Cindy Marlane Rhoades has quite a life story. Raised in northern California, she acquired a doctorate degree in sociology and a University of Oregon professorship. Ready for a change from academia, she was in her early 30s after sailing in the Bahamas and making her way to the Ocean Reef Club, where 10 years were spent building her business. When a fire destroyed the maintenance and housekeeping structure at the Ocean Reef Club, she was offered it and an opportunity to “cut her business teeth.”
Already owning a home in Key Largo, she started coming to Key West on weekends and bought a home on Southard Street in 1994. In 1997, she obtained a property near what is currently City Hall, now called the Molly M. Parker house and tropical gardens, which Parker birthed. Established in 1934, Parker's presence is still felt, since Rhoades named her corporation after Parker.
Parker is another story. Her gardens were included in a 1935-36 Key West guidebook during a decade when Key West realized that tourism was the path to economic recovery. Parker installed a large grove of Thrinax palms, several mahoganies, an indigenous ficus tree and tapped a fresh water well for watering the garden. Known as “The Johnny Appleseed of Key West,” she made her mark planting mahoganies around the island. She was also admitted to practice as a counselor and an advocate by the U.S. Southern District Court.
Rhoades went through an especially difficult time in 1999, when she was diagnosed with aggressive breast cancer. Following surgery at Moffitt Cancer Center in Tampa, she returned home to Key West for chemotherapy and radiation. Understanding the healing power of trees, she had a treehouse built in the giant mahogany outside her bedroom. Though sleeping in a tent there might have seemed “a bit spiritual and pagan-like for a businesswoman,” it was neither given her background of growing up amidst “the giant sequoias of Northern California.”
Just finishing cancer treatment when the four-bedroom house next door became available, Rhoades converted it back to a single-family residence from a duplex, an interior stairway (previously a storage area) was opened, French doors and awning-covered balconies added, closets and hallways transformed to rooms, and the downstairs kitchen expanded. She removed carpet, sanded floors and installed new wood flooring upstairs. She simultaneously retained charm and characteristically saved or re-purposed old features for modern needs. Windows are mahogany, and marine plywood was used throughout. Doubling a swimming pool's size that former owners had hidden in debris, Rhoades guessed a “really solid” in-ground pool existed. It did. A lower added pool level looks like it's always been on the 5,670-square-foot lot.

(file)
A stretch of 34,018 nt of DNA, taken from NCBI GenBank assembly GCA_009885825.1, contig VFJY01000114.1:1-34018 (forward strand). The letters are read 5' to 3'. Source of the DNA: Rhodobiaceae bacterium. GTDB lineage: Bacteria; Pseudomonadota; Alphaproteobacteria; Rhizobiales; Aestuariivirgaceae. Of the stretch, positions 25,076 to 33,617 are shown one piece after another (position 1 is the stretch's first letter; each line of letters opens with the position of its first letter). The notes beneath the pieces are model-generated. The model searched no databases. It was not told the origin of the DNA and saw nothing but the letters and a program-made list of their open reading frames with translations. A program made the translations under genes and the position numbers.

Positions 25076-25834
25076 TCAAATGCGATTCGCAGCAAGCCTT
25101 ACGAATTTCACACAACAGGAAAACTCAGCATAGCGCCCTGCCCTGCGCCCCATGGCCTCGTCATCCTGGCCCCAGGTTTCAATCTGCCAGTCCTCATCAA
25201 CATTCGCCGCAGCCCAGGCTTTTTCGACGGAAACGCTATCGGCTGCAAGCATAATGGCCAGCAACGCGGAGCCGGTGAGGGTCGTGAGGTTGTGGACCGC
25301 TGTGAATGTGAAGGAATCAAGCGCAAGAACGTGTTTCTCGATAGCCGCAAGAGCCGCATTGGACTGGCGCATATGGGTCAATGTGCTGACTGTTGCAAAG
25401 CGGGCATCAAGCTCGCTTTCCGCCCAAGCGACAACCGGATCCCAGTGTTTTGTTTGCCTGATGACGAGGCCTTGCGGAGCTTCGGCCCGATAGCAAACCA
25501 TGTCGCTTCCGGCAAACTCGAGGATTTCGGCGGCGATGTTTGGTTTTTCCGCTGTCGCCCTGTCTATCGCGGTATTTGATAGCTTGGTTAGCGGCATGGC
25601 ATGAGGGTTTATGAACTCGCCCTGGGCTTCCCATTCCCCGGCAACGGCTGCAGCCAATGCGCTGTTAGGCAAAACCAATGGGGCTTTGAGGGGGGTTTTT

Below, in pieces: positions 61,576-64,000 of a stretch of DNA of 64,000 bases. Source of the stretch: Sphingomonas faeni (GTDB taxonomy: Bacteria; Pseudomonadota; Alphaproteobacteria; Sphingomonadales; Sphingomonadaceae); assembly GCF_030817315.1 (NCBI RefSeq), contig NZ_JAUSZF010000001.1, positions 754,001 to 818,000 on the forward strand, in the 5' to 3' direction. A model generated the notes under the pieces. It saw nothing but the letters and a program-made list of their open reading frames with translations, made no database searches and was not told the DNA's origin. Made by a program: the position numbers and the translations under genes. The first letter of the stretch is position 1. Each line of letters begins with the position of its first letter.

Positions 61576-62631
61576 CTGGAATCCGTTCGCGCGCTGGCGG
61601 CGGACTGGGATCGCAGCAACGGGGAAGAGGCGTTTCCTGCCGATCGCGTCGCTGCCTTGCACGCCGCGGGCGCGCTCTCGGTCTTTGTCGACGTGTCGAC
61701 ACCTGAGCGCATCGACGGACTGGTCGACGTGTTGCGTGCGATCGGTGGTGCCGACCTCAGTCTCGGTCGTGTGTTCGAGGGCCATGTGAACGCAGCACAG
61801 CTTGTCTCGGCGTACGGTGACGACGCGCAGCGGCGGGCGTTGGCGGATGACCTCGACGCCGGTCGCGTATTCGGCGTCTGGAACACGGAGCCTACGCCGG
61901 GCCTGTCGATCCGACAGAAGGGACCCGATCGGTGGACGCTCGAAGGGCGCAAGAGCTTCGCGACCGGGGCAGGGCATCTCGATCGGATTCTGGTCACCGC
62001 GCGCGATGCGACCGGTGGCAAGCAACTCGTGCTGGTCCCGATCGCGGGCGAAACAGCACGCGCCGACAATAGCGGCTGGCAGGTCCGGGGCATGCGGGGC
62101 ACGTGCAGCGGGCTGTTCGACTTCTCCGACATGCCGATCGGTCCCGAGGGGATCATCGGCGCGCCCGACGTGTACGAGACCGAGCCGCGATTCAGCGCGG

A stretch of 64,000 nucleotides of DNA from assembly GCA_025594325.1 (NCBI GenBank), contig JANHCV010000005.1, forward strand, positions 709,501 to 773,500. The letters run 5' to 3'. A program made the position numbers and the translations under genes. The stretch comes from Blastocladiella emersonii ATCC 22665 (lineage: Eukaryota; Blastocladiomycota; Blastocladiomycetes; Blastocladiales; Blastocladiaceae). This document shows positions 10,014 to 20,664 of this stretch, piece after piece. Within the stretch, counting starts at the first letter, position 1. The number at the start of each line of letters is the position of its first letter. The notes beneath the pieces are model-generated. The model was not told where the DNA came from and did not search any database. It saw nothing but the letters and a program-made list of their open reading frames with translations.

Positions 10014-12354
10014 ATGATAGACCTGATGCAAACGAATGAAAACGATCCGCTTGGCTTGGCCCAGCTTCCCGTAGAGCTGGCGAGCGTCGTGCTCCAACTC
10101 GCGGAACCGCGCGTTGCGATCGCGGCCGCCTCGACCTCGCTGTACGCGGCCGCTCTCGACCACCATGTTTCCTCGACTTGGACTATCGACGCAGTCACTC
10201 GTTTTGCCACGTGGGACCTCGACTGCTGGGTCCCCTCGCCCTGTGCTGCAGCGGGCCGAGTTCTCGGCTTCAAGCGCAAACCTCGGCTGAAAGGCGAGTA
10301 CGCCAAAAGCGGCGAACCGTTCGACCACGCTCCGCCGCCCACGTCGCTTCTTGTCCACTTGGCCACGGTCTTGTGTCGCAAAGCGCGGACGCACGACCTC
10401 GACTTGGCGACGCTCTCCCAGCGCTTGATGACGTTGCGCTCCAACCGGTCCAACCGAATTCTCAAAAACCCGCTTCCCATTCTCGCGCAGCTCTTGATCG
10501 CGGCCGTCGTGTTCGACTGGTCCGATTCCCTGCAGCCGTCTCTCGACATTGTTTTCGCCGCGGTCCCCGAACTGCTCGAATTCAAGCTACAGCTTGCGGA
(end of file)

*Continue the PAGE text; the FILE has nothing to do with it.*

The re-located front entrance was replaced with a door from her daughter Kelly's (married to attorney Richard Klitenick) Harris Avenue home. A lovely outdoor portico, formerly a carport, had its roof height raised 3 feet. New steel beams for support were wrapped in wood to create a coffered ceiling. Off the portico is a washer/dryer closet as well as a second washer/dryer upstairs. Arched doorways and rooms open into other rooms in the two-story structure with a finished area of 2,156 square feet. Including covered outdoor areas, it totals 4,311 square feet.
Rhoades learned about vacation rentals before the start of the internet, catapulting her own business into now 60 to 70 vacation rentals, as well as several houses owned with husband M. Scott Irwin. Sonoma, California, is one such place where she welcomes friends and grows a summer vegetable garden. They also own property on the Spanish island of Mallorca, which she describes as a “friendly democracy,” magical, ancient, low key, less corporate and with excellent, inexpensive health care. Drawn to the place over 30 years ago, because her best friend moved there from Florida, her now deceased brother also lived in Mallorca for three years. Frank, her Bichon dog, even has his own Spanish passport (required by Spain!).
Staying through Key West hurricanes, Rhoades didn't travel for years and instead worked on her business, which included decorating and furnishing properties for clients, as well as marketing and owning vacation rentals. Now, she laments, vacation rentals are largely controlled by mega corporations, replacing many local businesses. Describing herself as a frugal entrepreneur and lifelong learner, she is also somewhat reclusive and a nature lover, as well as loyal and ethical.
Coming back to a changed Key West, where her offices and a family of employees (who never leave) are located at 505 and 507 Whitehead St., she also simply likes it here.
Katie Truax Alexander is a graphic artist, metal sculptor and former commercial interior designer living in Key West. Her email address is email@example.com.